Star campaign to save Ipswich market
IPSWICH market has been part of the town's scenery since before the royal charter was granted by King John in the year 1200.However more than 800 years of tradition could come to an end by Easter unless there's a major change of heart by the political masters at Civic Centre.
IPSWICH market has been part of the town's scenery since before the royal charter was granted by King John in the year 1200.
However more than 800 years of tradition could come to an end by Easter unless there's a major change of heart by the political masters at Civic Centre.
As they look out of their offices on to the market every Tuesday and Friday, politicians and council officers know they won't have to look at the stalls for much longer.
The market operating from the staff car park at Civic Centre is on its last legs. The 74 stalls of 18 years ago has dwindled to just nine – seven on Saturdays when the council offices are closed.
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Only a hard-core of market-users are left – there's no passing trade as no one "passes through" a market sent to a site on the edge of oblivion by a council apparently ashamed of it.
Now the last stallholders are trying a last-ditch attempt to stay in town by moving to the Cornhill in the very heart of Ipswich.
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The borough can only find objections to their request – and hold out the hope of something better when a new shopping centre is built.
But that could be many years away, if it is ever built – and by that time the traders say none of them will be left in Ipswich.
They applied for planning permission for the market to move back to its spiritual home – the Cornhill – last year.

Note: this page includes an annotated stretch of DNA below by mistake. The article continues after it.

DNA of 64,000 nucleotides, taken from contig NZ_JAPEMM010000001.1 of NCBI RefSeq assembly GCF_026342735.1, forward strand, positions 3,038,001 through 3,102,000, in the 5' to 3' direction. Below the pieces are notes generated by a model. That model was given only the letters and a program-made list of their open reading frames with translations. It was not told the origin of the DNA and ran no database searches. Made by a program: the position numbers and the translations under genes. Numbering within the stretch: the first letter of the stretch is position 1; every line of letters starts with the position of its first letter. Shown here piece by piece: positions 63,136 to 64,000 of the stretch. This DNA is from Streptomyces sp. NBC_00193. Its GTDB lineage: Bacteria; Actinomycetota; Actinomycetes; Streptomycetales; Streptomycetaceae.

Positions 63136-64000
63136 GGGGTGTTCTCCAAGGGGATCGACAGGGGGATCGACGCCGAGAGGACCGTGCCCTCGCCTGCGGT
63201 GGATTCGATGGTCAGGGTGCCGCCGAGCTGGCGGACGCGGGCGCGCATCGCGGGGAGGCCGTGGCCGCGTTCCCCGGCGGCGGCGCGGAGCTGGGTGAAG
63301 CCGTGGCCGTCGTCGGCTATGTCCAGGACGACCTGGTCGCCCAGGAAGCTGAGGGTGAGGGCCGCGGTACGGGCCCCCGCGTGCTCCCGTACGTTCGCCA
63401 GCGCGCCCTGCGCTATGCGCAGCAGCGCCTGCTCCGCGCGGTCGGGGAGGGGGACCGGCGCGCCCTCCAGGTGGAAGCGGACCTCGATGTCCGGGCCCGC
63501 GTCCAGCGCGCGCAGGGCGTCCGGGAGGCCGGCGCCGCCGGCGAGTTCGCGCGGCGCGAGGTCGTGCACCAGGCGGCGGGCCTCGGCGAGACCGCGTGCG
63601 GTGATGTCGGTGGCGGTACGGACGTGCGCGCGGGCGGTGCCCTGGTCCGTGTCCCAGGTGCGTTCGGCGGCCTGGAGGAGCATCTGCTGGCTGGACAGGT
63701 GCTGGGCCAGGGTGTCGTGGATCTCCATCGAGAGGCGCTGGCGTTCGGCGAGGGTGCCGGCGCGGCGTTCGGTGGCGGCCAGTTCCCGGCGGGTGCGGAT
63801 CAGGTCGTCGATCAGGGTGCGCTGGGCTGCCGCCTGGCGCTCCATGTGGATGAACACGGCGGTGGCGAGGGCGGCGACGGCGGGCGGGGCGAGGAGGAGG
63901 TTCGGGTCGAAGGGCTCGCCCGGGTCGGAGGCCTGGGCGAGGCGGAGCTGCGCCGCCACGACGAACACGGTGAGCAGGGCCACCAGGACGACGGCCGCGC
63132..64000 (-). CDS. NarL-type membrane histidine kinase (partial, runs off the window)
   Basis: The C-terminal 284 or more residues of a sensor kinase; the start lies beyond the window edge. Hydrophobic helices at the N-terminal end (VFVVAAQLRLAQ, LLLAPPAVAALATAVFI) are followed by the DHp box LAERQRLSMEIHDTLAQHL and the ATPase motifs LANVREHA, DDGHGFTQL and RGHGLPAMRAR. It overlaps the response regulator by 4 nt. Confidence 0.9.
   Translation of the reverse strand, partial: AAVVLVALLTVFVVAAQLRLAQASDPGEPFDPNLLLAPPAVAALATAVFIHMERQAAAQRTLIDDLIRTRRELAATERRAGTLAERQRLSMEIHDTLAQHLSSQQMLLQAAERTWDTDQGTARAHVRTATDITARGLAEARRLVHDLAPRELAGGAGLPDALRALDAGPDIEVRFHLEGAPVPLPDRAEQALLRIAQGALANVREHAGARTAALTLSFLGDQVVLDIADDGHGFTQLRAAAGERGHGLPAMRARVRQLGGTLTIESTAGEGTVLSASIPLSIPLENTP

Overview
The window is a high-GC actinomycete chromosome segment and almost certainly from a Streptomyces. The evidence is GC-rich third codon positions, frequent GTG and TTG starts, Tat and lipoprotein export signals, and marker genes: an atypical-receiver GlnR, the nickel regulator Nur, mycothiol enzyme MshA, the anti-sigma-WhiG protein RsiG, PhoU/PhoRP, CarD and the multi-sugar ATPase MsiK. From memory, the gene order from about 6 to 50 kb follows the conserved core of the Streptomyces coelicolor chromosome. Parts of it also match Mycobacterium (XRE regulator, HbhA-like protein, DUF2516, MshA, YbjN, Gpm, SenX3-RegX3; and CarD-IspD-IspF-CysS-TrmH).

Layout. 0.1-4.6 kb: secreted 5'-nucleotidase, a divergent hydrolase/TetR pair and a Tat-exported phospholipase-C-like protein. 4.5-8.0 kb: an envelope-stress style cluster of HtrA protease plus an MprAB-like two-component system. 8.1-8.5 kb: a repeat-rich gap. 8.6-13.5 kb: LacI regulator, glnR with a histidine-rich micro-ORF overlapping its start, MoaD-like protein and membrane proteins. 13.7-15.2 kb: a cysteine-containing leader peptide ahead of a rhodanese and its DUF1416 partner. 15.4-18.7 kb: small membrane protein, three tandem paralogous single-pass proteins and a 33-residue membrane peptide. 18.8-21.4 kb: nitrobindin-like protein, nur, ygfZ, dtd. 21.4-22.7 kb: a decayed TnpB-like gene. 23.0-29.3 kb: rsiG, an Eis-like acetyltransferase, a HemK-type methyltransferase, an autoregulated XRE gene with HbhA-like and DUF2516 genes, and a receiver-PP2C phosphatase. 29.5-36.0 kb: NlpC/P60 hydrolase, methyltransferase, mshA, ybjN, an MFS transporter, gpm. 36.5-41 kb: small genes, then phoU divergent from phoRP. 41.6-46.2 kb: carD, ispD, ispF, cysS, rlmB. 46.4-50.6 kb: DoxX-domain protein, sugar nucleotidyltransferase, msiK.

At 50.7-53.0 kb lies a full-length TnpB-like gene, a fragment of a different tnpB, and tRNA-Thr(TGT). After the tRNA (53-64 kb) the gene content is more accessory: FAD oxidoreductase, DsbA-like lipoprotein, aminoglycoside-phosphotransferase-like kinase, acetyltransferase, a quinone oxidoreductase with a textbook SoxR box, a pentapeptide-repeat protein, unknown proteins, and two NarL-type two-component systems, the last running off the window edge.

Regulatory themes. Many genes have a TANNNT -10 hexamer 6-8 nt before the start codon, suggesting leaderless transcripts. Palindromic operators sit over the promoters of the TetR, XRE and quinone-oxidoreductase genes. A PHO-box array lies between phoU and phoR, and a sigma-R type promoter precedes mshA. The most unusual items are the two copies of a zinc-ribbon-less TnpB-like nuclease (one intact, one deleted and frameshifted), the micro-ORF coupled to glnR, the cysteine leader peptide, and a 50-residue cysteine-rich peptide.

In October council officers said it would be possible for some stalls to move there under strict conditions.
However councillors decided they were unable to make a decision, deferred it – and the matter hasn't been debated since.
Now the council has consulted lawyers who have come up with a raft of excuses why the market cannot move to the Cornhill.
nThe market cannot operate on highways because it would block them – and markets can only operate on highways if they have already done so continuously for more than 20 years.
nMuch of the Cornhill is a highway.
nLloyd's Avenue is a highway – even though it is a no through road with little traffic near the arch.
nIf the roads were formally closed as highways, the land would have to revert to its previous owners – but as they've been roads since the Middle Ages it might be difficult to establish the land's previous owner!
nStreet trading licences can be granted to individual stall-holders – that's why hot food stalls can operate on the side of the road.
The council claims that an entire charter market cannot operate on a series of street trading licences – but there are only nine stall-holders left.
nIf the council was to "turn a blind eye" to stall holders and allow them to operate on the Cornhill without specific permission, there could be a legal challenge. "There are some very litigious people about," said Mr Smart.
The council has discovered a host of legal quirks associated with moving the market to the Cornhill, all of which work to stab the market traders in the back.
How can streets from which all traffic is banned be classified as highways – preventing any other use?
Why isn't it possible to have stalls on the Cornhill so long as enough space is left for emergency vehicles to reach the area? In Bury St. Edmunds and other towns, successful markets operate by blocking streets completely – without problems.
Is there really a desire to save the market in Ipswich? The politicians might like the idea of having a market in the town – but are they really concerned if it collapses?
Or have they seen that only a few people use it, only a few make the trip out of the town centre to buy their goods there – and have calculated that there aren't too many votes to be lost if it does collapse?